Surely the cynics will quickly dismiss these points, claiming that not everyone has a smartphone—which is a true statement. However, smartphone penetration into industrialized populations is occurring far more rapidly than the Internet did, which did so faster than TV, which did so faster than radio. Facebook CEO Mark Zuckerberg is betting on widespread smartphone adoption, recently outlining the company’s strategy based on its expectation that five billion people will own smartphones within the next four or five years. No rational CTO or CMO is going to invest in dated concepts at the risk of ignoring the mobile-saturated world that’s coming on like a 500 mph freight train.

So yes, all those horrific kiosk designs/implementations that we've endured and have been embarrassed to admit are part of the business, are doomed and rightly so. Even many well-conceived/executed units are going to go away. The net result will be a far smaller kiosk industry with (if Darwinian theory applies) the remaining players being companies that understand the new mobile-centric marketplace and are capable of adding value to it, where applicable, with kiosks.

Next generation kiosks won’t be the machines of days gone by and they will rarely offer the obsolete features mentioned above. Instead, they will act as legitimate extensions of mobile devices, digital signage and specialized displays. For example: there’s a kiosk that can measure people’s feet and recommend orthotics based on the data it collects—something not easily achieved with a phone app alone. Additionally, there are kiosks/digital displays that interactively emit fragrance samples—a feature phones won’t have for themselves anytime soon.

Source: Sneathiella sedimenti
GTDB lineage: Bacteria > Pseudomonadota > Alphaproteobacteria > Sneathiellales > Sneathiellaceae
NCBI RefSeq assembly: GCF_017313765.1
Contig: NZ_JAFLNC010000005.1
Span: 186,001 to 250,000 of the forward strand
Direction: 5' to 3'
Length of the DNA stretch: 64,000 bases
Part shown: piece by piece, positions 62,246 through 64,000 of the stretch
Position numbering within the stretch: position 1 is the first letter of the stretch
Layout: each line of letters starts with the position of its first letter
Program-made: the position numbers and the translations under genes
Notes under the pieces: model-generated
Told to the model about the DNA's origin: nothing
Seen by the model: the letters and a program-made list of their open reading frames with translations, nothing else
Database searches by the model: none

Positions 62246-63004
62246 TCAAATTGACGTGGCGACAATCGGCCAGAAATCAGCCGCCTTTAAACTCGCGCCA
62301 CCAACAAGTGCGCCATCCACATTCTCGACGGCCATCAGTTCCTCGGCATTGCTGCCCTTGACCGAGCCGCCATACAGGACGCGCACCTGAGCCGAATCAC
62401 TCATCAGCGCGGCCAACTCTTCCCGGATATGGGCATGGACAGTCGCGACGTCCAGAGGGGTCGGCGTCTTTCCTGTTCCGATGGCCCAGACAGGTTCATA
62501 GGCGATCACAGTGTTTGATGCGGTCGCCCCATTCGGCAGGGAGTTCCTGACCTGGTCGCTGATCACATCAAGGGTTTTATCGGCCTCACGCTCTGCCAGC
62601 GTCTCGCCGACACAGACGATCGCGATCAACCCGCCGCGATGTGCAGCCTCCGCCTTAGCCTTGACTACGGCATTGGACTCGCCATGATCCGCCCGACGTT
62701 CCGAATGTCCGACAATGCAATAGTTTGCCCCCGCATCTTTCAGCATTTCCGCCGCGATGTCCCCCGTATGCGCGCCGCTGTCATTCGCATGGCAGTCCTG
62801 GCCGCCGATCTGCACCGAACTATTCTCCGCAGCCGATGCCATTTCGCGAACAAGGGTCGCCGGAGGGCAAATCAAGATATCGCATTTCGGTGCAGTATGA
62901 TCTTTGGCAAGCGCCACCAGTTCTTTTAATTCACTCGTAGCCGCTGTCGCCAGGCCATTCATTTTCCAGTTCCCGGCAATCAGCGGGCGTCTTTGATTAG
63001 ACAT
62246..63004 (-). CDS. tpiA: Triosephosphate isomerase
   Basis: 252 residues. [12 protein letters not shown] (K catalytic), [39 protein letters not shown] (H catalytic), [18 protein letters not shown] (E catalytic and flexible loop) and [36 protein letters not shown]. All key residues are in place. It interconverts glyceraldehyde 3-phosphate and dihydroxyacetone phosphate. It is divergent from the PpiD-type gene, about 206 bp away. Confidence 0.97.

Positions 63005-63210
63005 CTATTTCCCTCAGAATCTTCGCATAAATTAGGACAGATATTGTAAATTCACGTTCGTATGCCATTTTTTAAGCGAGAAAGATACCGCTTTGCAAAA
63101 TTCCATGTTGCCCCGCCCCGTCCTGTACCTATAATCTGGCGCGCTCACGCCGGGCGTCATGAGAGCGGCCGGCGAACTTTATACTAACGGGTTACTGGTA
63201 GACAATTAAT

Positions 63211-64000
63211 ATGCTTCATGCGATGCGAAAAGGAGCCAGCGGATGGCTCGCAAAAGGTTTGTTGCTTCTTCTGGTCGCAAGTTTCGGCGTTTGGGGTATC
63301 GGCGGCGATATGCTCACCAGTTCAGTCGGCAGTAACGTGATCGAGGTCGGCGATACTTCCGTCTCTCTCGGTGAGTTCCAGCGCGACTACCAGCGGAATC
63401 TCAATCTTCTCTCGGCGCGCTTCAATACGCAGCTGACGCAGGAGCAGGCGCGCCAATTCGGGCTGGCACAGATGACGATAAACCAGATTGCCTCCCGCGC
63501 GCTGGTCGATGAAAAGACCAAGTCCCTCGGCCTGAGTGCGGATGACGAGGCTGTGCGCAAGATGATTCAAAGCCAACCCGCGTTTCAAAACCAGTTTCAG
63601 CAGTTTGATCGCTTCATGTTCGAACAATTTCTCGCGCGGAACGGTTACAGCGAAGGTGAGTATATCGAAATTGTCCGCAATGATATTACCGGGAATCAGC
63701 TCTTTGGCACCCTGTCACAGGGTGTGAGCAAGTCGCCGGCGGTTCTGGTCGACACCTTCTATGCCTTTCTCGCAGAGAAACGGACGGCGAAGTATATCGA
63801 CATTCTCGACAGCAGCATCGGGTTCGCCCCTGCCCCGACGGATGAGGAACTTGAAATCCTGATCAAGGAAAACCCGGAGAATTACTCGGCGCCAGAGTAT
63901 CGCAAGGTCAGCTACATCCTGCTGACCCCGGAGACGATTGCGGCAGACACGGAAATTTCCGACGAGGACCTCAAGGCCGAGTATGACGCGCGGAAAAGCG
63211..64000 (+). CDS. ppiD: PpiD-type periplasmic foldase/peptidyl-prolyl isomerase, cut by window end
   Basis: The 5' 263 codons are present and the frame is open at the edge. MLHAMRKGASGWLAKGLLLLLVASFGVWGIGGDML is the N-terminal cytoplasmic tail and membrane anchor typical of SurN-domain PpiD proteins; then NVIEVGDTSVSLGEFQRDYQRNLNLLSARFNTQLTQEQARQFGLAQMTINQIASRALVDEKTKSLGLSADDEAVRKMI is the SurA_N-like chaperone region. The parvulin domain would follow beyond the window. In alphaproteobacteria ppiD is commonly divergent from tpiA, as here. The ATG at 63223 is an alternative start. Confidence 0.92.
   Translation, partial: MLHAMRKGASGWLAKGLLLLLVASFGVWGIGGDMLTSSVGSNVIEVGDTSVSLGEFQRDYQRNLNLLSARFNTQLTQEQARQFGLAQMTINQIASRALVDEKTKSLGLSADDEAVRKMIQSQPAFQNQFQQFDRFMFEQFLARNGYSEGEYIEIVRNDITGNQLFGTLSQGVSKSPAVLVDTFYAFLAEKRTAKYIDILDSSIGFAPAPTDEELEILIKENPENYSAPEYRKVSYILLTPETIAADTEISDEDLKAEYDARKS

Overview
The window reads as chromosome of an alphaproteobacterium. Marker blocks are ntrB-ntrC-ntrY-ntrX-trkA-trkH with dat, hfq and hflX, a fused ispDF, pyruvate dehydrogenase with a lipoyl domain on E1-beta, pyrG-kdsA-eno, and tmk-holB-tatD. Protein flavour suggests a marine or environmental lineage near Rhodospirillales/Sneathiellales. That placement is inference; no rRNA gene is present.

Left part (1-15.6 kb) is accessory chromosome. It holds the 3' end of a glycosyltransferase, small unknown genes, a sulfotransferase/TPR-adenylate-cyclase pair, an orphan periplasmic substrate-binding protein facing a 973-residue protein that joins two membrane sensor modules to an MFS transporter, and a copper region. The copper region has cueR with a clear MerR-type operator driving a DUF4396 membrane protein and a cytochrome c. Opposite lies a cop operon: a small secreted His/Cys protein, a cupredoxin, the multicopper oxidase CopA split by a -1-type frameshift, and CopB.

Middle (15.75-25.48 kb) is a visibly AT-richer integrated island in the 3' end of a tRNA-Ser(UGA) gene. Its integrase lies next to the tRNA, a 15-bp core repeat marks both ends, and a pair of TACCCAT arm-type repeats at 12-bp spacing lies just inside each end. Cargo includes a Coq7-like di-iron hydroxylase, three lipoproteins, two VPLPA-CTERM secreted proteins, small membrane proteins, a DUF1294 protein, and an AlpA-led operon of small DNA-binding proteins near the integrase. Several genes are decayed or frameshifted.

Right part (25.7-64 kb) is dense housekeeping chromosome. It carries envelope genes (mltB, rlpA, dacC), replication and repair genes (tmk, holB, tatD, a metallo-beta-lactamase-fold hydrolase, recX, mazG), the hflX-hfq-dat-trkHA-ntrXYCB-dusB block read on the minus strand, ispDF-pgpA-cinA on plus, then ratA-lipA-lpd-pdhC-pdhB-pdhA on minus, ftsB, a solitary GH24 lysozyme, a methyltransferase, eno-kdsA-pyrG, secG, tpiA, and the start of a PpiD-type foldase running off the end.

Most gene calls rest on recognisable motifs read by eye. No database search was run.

To be clear: This is the final opportunity for this business to become focused, effective, and innovative. There’s no longer room for unimaginative products, knock-off artists and easy sales. It’s a hard pill to swallow, but its great medicine for what has in many ways been a sick industry.

So, thank you mobile. Thank you for necessitating that our trade become lean and competitive and for giving it a second chance to positively influence the future.

 

Ken Lonyai is a kiosk hardware and software strategist/developer and the digital innovation strategist and co-founder of ScreenPlay InterActive. His latest kiosk project won a 2012 User Experience Award.